The 30-year-old veteran had a very nice career as a St. Louis Blue, hitting the 40-point mark six times. He also played for the Washington Capitals in 19 games in 2016-17, scoring 14 points.

Things didn’t quite go his way in New York (51 points in 119 games). Health and opportunity should provide Shattenkirk all he needs to fully bounce back into fantasy relevancy. The talent is still there, and now he’ll have the chance to showcase it on an elite squad.

Shattenkirk does a decent job providing peripheral value. He doesn’t rack up the hits but he’s not afraid to put his body in the way of shots. The plus-minus will be much, much better in Tampa. Don’t reach for him, but in the later rounds you should get some great bang for your buck from the vet.

William Nylander, Toronto Maple Leafs, C/RW

2018-19 stats: 54 GP, 7 G, 20 A, -4 +/-, 6 PPP, 130 SOG, 16 H, 14 BLK

Another year, another holdout for the Toronto Maple Leafs. Unlike last year, though, forward William Nylander should start playing right away, while Mitch Marner‘s status is much less certain. Nylander infamously sat out until December last season over a contract dispute, and Leafs fans hope Marner doesn’t follow suit.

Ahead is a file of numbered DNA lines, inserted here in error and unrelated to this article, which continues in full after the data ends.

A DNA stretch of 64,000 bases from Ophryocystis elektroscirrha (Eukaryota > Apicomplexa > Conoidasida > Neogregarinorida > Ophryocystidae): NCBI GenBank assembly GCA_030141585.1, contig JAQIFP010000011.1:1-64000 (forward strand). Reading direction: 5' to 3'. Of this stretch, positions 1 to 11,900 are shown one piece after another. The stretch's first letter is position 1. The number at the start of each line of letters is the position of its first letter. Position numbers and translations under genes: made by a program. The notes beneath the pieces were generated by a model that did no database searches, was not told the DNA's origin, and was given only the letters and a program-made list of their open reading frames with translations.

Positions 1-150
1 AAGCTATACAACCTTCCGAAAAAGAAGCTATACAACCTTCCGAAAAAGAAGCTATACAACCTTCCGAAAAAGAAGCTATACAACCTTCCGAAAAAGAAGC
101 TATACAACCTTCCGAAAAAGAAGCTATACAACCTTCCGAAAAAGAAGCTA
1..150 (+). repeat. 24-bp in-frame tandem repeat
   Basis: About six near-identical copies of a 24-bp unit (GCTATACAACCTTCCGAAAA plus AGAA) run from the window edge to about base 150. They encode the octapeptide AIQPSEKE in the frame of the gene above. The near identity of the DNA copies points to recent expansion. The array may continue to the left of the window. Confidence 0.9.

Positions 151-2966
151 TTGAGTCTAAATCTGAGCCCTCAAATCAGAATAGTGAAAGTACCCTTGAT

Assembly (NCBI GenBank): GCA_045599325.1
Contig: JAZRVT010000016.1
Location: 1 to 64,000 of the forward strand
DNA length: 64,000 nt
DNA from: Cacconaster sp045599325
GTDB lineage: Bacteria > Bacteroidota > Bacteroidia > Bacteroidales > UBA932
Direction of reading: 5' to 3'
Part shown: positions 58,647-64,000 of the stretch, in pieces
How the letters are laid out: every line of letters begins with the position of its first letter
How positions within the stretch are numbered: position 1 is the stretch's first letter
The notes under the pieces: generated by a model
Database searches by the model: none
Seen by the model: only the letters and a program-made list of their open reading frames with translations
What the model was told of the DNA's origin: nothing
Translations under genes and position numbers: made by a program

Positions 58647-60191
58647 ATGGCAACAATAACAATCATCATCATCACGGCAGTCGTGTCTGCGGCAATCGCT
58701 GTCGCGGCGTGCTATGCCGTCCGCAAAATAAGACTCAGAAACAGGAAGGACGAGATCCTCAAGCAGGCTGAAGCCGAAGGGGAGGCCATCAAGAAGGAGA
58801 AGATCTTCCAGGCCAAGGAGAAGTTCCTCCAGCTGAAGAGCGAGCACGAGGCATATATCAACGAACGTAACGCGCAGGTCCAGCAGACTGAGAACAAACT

Regardless of all that, Nylander’s fantasy stock is right back up nearly into star status, and just about every fantasy outlet you could imagine has him categorized as a bounce-back option. The 23-year-old was an eighth overall pick in 2014. His first two full seasons in the NHL were both 61-point campaigns. Last season saw him drop to 27 points in 54 games. But even if the point totals were down, his possession numbers were still strong with a 59.1 CF%.

Daily Faceoff currently projects Nylander in the second power play unit, but if the Marner drama carries into the start of the season, then that would change. Even if Marner is in the picture, it’s always a possibility the Matthews-Nylander chemistry gets a chance to shine with the man advantage.